At present, these things can happen if the victim files a petition in the relevant high court, but both judges feel the judiciary owes a greater responsibility in such cases.

The apex court (and the CJI) could also take up these issues in a suo motu case if it wanted.

Rather than get into the guidelines and directions for magistrates and lower court judges to follow, however, it can instead look at getting the central government and state governments to implement reforms ordered by the court in previous cases that would go a long way in protecting the human rights of people in the police's clutches.

While Parliament did implement some of the DK Basu guidelines as amendments to the Code of Criminal Procedure, it did not do so for all of them, including special provisions in the Evidence Act for custodial death cases.

Implementation of other Supreme Court orders on police reform has also been patchy.

Take for example the direction in Prakash Singh in 2006 for setting up Police Complaint Authorities at district and state levels in all states and union territories.

According to the Commonwealth Human Rights Initiative's 2020 report on implementation of police reforms, however, only Andhra Pradesh had complied fully with the directions for setting up these authorities. Arunachal Pradesh had fully complied with the state level authority requirements, but failed to set up district level ones.

The other 20 states to have set up one or both committees had failed to comply with most of the directions, including for the authority's recommendations to be binding. Uttar Pradesh, Jammu and Kashmir and Telangana had not even bothered to set up any of these authorities.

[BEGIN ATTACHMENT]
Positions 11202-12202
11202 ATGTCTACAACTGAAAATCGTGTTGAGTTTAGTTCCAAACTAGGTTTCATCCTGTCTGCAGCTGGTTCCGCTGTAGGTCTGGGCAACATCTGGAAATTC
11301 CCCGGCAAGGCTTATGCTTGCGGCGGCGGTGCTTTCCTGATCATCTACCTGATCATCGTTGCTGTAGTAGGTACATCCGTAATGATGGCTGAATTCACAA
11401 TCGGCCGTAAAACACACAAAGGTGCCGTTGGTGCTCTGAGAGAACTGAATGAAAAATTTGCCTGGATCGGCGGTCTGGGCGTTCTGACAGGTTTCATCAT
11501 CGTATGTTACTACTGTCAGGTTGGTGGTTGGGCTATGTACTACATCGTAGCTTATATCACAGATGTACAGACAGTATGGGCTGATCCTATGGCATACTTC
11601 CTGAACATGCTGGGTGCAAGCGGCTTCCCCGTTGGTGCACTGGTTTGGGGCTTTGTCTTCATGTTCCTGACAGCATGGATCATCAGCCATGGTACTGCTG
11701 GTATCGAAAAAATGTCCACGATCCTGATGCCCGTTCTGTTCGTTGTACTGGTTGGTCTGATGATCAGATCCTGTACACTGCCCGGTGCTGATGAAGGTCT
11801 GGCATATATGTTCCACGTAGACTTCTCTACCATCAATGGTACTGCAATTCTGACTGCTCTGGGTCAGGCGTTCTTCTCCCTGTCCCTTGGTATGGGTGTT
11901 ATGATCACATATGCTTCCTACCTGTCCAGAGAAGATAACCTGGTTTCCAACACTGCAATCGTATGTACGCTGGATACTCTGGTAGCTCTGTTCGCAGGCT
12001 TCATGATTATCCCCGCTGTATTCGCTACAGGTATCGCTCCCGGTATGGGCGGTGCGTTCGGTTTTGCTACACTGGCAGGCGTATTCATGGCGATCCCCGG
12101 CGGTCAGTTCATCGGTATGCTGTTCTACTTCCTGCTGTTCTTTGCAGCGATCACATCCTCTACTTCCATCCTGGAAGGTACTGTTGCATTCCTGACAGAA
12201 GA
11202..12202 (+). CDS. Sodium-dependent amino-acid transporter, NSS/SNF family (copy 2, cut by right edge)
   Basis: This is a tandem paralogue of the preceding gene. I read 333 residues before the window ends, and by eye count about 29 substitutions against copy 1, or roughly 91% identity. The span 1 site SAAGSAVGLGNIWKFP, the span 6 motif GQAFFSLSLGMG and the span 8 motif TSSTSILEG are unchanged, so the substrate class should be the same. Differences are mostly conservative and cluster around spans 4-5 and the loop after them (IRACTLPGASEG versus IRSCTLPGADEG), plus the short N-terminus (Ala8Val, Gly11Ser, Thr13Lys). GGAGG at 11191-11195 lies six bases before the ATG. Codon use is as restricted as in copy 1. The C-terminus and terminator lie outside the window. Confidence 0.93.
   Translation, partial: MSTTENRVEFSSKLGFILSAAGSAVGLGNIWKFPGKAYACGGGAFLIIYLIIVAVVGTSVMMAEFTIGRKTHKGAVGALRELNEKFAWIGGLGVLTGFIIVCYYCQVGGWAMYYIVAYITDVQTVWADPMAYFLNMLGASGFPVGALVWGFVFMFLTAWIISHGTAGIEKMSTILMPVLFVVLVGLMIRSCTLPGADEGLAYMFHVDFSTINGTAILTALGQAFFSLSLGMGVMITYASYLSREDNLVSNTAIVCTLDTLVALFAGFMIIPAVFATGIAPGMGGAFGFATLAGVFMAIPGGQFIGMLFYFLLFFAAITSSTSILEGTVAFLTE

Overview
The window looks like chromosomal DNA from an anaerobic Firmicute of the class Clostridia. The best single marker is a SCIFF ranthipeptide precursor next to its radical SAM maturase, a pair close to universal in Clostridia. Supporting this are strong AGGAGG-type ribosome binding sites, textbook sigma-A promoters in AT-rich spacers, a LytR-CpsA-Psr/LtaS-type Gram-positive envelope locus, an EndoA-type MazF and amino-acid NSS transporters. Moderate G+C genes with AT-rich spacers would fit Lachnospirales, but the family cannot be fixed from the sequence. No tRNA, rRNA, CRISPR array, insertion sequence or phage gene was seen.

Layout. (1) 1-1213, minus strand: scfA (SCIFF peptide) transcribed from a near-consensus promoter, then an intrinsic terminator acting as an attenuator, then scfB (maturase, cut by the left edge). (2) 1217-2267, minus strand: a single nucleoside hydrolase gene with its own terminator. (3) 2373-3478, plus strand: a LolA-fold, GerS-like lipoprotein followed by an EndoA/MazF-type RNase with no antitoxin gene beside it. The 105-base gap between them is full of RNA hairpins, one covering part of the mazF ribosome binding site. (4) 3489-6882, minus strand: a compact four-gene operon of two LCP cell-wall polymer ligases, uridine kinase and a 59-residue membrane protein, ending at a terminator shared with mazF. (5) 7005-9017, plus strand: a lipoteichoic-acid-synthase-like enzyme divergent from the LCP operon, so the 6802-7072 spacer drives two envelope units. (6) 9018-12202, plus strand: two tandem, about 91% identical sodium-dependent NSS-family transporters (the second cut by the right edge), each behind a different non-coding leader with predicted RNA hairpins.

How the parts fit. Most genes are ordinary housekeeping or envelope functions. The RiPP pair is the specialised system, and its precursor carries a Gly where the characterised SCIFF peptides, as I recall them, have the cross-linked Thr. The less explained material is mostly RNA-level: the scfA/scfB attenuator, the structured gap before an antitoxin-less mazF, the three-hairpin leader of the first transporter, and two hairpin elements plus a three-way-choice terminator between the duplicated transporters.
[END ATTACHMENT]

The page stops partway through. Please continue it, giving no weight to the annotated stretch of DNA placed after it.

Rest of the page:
UP says there are already enough forums for complaints to be filed, while J&K cited security concerns (of course), for their failure to implement the directions.

Since CJI Ramana is aware of just how bad the situation is – note that he said that the threat to human rights is "highest" in police stations – he could very easily set up a suo motu case at the apex court to look into enforcement of these kinds of reforms.

The top court could also consider passing guidelines for compensation of victims of police brutality, Justice Saran suggests. While it has passed orders to this effect in individual cases in the past, there are no consistent guidelines or directions for this – which could go a long way in fixing accountability.

At the end of the day, there will be little action from Parliament or the Executive when it comes to these serious issues – India remains one of only five countries that hasn't yet ratified the 1987 UN Torture Convention after all.

So if the courts are going to take notice, it is vital they don't settle for half measures.